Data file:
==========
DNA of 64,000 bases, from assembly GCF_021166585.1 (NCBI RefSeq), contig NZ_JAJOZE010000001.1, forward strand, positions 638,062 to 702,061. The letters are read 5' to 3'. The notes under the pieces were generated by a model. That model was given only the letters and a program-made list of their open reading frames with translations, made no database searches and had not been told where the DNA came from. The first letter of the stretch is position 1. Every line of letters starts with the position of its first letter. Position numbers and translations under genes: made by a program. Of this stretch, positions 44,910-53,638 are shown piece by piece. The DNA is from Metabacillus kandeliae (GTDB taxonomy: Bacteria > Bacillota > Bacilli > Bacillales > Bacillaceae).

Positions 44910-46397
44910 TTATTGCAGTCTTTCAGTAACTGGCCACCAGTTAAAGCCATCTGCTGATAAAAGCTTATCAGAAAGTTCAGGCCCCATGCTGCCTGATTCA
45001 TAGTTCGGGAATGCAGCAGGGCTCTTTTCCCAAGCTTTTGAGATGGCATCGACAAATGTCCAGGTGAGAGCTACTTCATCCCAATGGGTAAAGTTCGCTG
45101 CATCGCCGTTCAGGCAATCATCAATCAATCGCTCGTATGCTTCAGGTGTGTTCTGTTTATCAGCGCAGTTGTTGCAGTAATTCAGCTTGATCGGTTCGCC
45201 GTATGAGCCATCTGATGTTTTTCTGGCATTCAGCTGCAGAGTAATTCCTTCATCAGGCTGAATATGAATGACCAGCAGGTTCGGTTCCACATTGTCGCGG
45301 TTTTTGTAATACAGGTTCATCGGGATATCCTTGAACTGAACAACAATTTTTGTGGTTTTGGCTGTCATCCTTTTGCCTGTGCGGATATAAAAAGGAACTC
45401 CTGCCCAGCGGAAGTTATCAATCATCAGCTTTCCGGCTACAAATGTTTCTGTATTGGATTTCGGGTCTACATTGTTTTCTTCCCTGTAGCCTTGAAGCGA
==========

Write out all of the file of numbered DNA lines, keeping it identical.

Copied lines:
DNA of 64,000 bases, from assembly GCF_021166585.1 (NCBI RefSeq), contig NZ_JAJOZE010000001.1, forward strand, positions 638,062 to 702,061. The letters are read 5' to 3'. The notes under the pieces were generated by a model. That model was given only the letters and a program-made list of their open reading frames with translations, made no database searches and had not been told where the DNA came from. The first letter of the stretch is position 1. Every line of letters starts with the position of its first letter. Position numbers and translations under genes: made by a program. Of this stretch, positions 44,910-53,638 are shown piece by piece. The DNA is from Metabacillus kandeliae (GTDB taxonomy: Bacteria > Bacillota > Bacilli > Bacillales > Bacillaceae).

Positions 44910-46397
44910 TTATTGCAGTCTTTCAGTAACTGGCCACCAGTTAAAGCCATCTGCTGATAAAAGCTTATCAGAAAGTTCAGGCCCCATGCTGCCTGATTCA
45001 TAGTTCGGGAATGCAGCAGGGCTCTTTTCCCAAGCTTTTGAGATGGCATCGACAAATGTCCAGGTGAGAGCTACTTCATCCCAATGGGTAAAGTTCGCTG
45101 CATCGCCGTTCAGGCAATCATCAATCAATCGCTCGTATGCTTCAGGTGTGTTCTGTTTATCAGCGCAGTTGTTGCAGTAATTCAGCTTGATCGGTTCGCC
45201 GTATGAGCCATCTGATGTTTTTCTGGCATTCAGCTGCAGAGTAATTCCTTCATCAGGCTGAATATGAATGACCAGCAGGTTCGGTTCCACATTGTCGCGG
45301 TTTTTGTAATACAGGTTCATCGGGATATCCTTGAACTGAACAACAATTTTTGTGGTTTTGGCTGTCATCCTTTTGCCTGTGCGGATATAAAAAGGAACTC
45401 CTGCCCAGCGGAAGTTATCAATCATCAGCTTTCCGGCTACAAATGTTTCTGTATTGGATTTCGGGTCTACATTGTTTTCTTCCCTGTAGCCTTGAAGCGA